When was the last time you read Maya Angelou's 1993 Inaugural Poem "On The Pulse Of The Morning"? It might be time to experience that inspirational poem [6m25s] again. [more inside]
In 1969 a young danish girl had been given permission to travel the countryside alone (on foot), which apparently was considered highly unusual at the time. She even had a document with a stamp from the local police chief. In this video a reporter asks what she would do to protect herself if harrassed. [speaking only]
Folding Ideas is a Youtube channel that analyzes movies and video games. By popular demand, the latest video is on Triumph of the Will and how it reflects fascist ideology and the historical context in which it was made.
Cloudflare CDN has been dumping uninitialized memory from its reverse proxies, including all sorts of things that are supposed to be under HTTPS. Like passwords and private messages from dating sites and cookies and online password manager data. [more inside]
For societies with writing systems, hereditary leadership is documented as one of the hallmarks of early political complexity and governance. In contrast, it is unknown whether hereditary succession played a role in the early formation of prehistoric complex societies that lacked writing. Here we use an archaeogenomic approach to identify an elite matriline that persisted between 800 and 1130 CE in Chaco Canyon, the centre of an expansive prehistoric complex society in the Southwestern United States. We show that nine individuals buried in an elite crypt at Pueblo Bonito, the largest structure in the canyon, have identical mitochondrial genomes. Analyses of nuclear genome data from six samples with the highest DNA preservation demonstrate mother–daughter and grandmother–grandson relationships, evidence for a multigenerational matrilineal descent group. Together, these results demonstrate the persistence of an elite matriline in Chaco for ∼330 years. (fulltext)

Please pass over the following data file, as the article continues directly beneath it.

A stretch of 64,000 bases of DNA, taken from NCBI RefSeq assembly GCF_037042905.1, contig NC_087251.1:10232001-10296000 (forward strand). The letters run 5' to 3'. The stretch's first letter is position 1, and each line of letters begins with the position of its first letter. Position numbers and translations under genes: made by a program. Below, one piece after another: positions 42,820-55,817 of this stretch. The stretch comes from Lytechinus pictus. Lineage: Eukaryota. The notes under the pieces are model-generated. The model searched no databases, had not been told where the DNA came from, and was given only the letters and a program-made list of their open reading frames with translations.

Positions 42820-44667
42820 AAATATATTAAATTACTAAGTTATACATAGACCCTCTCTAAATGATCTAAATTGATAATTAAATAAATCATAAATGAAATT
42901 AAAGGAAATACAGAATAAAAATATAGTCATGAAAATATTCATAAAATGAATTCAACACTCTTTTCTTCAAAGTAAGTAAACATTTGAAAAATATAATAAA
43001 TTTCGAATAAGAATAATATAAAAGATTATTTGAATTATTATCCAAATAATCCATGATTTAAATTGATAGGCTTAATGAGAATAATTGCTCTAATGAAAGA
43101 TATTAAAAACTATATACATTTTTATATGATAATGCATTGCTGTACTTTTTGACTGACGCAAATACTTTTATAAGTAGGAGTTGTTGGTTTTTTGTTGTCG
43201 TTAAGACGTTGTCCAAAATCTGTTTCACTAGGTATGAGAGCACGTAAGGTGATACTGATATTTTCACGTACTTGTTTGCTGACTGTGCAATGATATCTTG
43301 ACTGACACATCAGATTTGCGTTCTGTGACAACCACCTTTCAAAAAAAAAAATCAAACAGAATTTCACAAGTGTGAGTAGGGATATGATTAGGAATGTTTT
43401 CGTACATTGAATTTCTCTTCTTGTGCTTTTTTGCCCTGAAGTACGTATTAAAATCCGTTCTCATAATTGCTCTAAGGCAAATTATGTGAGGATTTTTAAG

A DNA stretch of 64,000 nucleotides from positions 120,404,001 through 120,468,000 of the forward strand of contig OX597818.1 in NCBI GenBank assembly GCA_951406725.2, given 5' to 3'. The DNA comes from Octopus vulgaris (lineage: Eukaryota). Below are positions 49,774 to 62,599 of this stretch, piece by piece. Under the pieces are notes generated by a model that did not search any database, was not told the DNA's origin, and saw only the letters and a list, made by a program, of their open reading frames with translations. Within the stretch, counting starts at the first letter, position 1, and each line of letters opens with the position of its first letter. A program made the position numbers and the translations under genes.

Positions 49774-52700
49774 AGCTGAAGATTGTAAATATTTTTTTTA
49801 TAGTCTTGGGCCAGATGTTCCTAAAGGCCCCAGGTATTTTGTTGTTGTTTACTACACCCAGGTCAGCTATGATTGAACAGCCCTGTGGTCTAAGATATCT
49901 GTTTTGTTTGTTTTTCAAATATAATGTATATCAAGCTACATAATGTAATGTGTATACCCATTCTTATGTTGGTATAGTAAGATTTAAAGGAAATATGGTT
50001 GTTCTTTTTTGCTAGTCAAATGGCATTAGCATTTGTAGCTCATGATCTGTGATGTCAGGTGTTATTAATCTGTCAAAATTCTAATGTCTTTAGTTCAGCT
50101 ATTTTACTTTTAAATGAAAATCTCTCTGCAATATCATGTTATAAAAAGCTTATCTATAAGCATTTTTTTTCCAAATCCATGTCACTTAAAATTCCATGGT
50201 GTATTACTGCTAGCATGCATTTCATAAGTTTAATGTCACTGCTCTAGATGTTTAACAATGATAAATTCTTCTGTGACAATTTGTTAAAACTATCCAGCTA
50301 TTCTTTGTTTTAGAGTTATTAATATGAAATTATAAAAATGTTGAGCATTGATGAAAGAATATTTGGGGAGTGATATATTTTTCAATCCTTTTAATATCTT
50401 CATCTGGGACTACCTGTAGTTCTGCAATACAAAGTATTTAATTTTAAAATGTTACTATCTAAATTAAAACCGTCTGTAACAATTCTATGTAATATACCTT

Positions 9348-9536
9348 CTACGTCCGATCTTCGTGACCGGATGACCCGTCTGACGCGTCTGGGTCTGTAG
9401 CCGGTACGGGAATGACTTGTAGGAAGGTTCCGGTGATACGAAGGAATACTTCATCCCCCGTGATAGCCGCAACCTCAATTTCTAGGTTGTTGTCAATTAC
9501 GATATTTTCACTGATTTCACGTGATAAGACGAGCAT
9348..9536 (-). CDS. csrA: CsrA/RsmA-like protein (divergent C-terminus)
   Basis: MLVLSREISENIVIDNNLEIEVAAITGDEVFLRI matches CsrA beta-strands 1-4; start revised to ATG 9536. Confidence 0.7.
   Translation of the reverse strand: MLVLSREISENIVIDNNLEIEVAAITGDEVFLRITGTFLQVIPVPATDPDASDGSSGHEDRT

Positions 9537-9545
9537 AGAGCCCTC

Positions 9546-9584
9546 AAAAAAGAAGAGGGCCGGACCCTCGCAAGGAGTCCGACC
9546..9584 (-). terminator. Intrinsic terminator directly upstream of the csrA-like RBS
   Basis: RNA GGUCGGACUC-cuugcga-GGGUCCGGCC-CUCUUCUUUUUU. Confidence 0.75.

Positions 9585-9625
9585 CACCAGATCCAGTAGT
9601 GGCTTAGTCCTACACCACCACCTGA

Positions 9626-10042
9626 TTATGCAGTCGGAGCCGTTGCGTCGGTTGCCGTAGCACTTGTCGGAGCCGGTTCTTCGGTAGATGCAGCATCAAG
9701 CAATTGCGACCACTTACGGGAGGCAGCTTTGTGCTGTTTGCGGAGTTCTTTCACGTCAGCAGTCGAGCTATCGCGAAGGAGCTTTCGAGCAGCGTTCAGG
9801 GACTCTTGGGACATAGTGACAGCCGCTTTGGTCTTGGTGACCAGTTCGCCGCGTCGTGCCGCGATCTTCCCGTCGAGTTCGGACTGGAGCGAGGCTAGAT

Anonymous Sources, Pharmacy Pills, and Gang Wars: Inconsistencies raise questions about "Pill City," a Baltimore tale of drugs and murder. [City Paper] “But there are inconsistencies that raise questions about the veracity of "Pill City." After The Sun's Justin Fenton reported neither local nor federal officials could confirm many claims in the book, Deutsch responded in a post on Medium. "Until last week, I never knew what it felt like to be on the other end of reporters' barbed — and biased — questions," he wrote. Then he goes on to call out: Fenton; David Simon, who said the book is "by and large, a wholesale fabrication" on Twitter; and Baltimore City Paper, whose story, which you are reading, had not yet been published.”